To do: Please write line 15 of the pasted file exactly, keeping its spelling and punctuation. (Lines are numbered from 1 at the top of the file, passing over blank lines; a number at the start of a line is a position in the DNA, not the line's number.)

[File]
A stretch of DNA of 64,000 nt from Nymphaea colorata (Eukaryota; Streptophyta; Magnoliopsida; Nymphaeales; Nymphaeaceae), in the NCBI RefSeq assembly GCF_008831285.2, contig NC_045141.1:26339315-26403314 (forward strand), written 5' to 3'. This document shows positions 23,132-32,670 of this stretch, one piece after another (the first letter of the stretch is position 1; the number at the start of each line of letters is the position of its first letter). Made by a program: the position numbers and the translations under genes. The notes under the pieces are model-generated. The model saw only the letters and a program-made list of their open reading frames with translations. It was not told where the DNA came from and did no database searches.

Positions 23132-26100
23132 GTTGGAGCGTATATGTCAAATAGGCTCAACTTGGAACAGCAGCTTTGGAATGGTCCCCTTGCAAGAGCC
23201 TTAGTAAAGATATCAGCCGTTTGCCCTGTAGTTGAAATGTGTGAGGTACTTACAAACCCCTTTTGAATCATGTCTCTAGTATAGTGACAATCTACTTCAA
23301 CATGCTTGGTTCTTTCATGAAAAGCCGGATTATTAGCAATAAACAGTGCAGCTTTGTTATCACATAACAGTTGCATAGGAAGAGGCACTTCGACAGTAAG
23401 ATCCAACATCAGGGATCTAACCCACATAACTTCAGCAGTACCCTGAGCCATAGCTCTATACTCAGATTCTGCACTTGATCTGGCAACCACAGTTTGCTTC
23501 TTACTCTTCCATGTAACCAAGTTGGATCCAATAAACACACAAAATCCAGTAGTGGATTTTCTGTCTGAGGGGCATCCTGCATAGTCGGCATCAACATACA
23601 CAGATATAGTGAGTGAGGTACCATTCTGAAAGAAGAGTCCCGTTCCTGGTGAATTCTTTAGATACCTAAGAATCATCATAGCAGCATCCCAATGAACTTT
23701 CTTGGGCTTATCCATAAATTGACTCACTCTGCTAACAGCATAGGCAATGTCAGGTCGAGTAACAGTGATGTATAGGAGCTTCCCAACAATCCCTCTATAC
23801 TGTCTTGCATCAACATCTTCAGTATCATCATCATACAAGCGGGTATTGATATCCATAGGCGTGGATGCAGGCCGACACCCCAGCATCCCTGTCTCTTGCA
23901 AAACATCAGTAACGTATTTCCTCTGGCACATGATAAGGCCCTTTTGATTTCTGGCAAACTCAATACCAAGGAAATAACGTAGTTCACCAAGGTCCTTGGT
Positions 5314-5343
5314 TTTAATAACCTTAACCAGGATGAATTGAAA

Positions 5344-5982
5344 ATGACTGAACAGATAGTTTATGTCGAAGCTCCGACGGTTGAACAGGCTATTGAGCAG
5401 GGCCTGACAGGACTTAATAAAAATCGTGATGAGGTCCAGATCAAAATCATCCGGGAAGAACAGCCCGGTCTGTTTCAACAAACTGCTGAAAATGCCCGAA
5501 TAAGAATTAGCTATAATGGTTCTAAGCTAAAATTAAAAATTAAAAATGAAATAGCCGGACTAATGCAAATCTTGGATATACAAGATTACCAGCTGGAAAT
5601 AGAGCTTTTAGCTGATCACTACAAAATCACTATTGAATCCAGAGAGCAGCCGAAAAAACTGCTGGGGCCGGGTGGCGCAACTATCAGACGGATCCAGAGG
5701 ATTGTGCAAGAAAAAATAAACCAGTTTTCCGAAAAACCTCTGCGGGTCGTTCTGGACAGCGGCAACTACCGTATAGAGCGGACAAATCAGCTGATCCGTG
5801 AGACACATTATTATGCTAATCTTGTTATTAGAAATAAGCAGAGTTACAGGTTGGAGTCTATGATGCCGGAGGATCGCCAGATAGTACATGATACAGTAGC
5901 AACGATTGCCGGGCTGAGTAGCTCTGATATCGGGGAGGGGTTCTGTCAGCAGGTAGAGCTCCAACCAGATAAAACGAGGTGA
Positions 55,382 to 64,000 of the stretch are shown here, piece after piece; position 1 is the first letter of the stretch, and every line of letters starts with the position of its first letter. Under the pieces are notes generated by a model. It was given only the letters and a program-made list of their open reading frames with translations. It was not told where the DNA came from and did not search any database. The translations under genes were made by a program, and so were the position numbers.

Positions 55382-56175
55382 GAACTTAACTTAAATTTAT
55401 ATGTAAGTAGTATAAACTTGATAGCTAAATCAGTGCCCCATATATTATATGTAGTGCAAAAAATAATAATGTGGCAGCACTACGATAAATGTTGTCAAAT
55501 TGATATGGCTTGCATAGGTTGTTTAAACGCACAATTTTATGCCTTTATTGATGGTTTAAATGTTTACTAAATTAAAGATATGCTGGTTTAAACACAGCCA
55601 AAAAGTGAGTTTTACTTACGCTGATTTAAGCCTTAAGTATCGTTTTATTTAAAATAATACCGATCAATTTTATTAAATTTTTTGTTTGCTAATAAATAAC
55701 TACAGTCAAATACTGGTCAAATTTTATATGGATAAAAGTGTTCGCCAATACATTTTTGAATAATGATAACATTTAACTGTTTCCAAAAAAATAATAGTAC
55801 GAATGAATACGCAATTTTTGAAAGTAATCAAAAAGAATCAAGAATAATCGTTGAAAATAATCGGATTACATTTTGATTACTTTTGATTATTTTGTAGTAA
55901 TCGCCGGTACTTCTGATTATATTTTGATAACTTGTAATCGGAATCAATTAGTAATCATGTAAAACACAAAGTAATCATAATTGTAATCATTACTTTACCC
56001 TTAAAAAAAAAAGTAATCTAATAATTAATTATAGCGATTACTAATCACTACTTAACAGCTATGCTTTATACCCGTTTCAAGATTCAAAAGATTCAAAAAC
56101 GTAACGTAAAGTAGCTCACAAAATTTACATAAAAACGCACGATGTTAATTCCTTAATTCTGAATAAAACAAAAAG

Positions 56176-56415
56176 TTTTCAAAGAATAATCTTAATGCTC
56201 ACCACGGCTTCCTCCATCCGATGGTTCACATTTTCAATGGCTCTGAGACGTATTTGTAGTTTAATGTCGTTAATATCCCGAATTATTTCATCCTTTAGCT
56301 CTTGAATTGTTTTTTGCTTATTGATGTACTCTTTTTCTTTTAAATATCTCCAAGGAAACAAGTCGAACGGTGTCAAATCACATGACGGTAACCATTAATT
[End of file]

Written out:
5344 ATGACTGAACAGATAGTTTATGTCGAAGCTCCGACGGTTGAACAGGCTATTGAGCAG